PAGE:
duxet/json_spec

Easily handle JSON Structures with PhpSpec and Behat

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github.com/duxet/json_spec

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1.2.0 2018-04-09 05:49 UTC

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Last update: 2022-01-19 13:37:46 UTC


README

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Json Spec provides set of easy-to-use matcher that should help you to validate data in JSON responses from your api with less pain.

If you working with JSON-based REST APIs there are several issues:

  • You can't simply check is a response is equal to given string as there are things like server-generated IDs or keys sorting.
  • Key ordering should be the same both for your API and for expected JSON.
  • Matching the whole responses breaks DRY for the spec

json_spec solves this problems as it normalize JSON before match it.

Let's see simple example:


{
   "id": 1421,
   "created_at": "1977-05-25 00:00:00"
   "last_name": "Skywalker",
   "first_name": "Luke",
}
        
      

{
   "first_name": "Luke",
   "last_name": "Skywalker"
}
        
      

json_spec will assume that this JSON documents are equal. Before asserting, json_spec will exclude keys id, created_at and updated_at from response JSON (List of excluded keys is configurable). Then it will normalize JSON (reorder keys, pretty-print) and after, just check for string equality. That's all. Also you can match JSON by given path instead of describing whole response in your specification, check is JSON collection contains some record and many more.

Installation

To install json_spec you may want to use composer:

composer require --dev fesor/json_spec

After that you should enable json_spec behat extension and optionally add context provided with json_spec in your behat.yml. For example:

default:
    suites:
        default:
            contexts:
                - FeatureContext
                - json_spec
    extensions:
        JsonSpec\Behat\Extension: ~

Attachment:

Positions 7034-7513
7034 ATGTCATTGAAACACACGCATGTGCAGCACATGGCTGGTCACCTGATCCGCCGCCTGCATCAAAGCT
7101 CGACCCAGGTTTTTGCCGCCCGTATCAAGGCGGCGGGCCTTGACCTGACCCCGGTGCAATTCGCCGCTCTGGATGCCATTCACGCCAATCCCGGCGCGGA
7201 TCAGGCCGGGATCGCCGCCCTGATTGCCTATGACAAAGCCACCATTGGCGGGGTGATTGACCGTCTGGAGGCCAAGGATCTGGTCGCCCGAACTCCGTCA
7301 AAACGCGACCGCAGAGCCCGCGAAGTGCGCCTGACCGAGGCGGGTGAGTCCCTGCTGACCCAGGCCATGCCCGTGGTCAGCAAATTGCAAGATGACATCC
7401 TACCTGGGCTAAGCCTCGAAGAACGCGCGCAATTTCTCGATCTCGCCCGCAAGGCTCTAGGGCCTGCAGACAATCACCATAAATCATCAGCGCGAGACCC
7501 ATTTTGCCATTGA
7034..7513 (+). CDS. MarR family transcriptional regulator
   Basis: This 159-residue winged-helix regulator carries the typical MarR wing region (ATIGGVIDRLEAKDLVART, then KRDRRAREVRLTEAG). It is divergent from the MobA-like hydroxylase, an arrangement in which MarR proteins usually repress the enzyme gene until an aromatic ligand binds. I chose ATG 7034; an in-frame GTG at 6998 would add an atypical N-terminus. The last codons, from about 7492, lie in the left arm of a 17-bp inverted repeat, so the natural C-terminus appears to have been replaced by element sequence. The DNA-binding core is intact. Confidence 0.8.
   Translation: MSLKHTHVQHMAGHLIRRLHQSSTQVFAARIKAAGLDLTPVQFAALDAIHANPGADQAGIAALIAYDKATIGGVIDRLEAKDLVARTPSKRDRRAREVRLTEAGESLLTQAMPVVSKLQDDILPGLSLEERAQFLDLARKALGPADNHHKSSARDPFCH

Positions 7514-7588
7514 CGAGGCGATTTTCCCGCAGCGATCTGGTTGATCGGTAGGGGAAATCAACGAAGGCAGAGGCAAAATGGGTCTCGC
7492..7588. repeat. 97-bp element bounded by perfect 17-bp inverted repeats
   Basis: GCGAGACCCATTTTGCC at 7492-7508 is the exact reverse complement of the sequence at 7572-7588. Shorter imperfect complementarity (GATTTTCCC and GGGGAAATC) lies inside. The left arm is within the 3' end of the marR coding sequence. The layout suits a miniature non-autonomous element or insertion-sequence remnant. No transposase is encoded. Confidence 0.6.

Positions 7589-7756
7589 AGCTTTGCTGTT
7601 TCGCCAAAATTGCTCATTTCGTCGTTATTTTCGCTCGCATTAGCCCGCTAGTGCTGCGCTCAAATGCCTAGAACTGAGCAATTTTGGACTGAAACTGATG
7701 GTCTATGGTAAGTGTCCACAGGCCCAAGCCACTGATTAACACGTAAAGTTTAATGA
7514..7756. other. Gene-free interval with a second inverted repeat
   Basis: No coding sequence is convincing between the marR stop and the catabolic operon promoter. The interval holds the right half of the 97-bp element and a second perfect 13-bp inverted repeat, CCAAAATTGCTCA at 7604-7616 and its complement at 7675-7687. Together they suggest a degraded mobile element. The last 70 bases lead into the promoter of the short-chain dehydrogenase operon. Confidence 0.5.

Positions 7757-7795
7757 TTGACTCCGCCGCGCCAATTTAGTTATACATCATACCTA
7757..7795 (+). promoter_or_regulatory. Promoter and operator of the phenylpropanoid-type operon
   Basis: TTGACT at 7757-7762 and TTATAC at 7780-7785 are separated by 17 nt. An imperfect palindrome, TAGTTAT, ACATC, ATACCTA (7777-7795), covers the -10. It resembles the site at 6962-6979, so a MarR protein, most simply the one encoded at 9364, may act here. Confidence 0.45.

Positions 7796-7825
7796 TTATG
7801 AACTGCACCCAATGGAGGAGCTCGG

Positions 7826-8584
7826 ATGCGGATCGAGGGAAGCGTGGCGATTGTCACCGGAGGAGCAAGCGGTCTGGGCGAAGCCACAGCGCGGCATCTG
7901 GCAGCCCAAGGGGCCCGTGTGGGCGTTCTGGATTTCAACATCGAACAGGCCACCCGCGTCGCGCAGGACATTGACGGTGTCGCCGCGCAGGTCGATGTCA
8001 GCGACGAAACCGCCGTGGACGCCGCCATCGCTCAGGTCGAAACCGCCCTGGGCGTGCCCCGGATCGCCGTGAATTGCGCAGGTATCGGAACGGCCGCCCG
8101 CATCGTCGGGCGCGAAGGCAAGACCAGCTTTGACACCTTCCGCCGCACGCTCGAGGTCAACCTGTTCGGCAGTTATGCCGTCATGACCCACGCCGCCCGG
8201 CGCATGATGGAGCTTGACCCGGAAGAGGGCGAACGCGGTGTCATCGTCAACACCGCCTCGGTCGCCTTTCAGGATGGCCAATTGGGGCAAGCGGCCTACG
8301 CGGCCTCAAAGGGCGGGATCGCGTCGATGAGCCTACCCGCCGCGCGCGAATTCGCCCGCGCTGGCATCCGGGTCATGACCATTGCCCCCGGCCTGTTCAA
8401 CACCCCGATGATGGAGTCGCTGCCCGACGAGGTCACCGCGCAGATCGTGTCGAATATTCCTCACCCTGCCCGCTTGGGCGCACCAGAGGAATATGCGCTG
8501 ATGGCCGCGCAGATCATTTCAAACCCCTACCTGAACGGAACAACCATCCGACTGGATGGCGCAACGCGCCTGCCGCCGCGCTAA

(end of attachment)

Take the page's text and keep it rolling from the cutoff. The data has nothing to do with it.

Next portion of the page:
Usage

json_spec provides you two ways of how you can use matchers:

  • Using json_spec context, which implements steps for verifying json responses. This approach best fits for cases, when developers uses feature specs as API documentation and tests.
  • Inject JsonMatcherFactory into your context, so you can use it in your step definitions. This approach preferable since you can practice BDD with it. For more information about how to write feature specs please read Modeling by examples.

Using json_spec Context

json_spec provides Behat context which implements steps utilizing all matchers provided by json_matcher. This is perfect for testing your app's JSON API.

One note. json_spec should have access to responses. If you are using Mink, that it's just fine. json_spec will get responses from Mink. This means that all you need to do to start working, is just to enable MinkExtension in your behat.yml:

default:
    suites:
        default:
            contexts:
                - FeatureContext
                - json_spec
    extensions:
        JsonSpec\Behat\Extension: ~
        Behat\MinkExtension:
            base_url:  'http://localhost:8047'
            sessions:
                default:
                    goutte: ~

That's all, now json_spec have access to all responses. You may also want to use behatch:rest context from sanpii/behatch-contexts instead of mink context.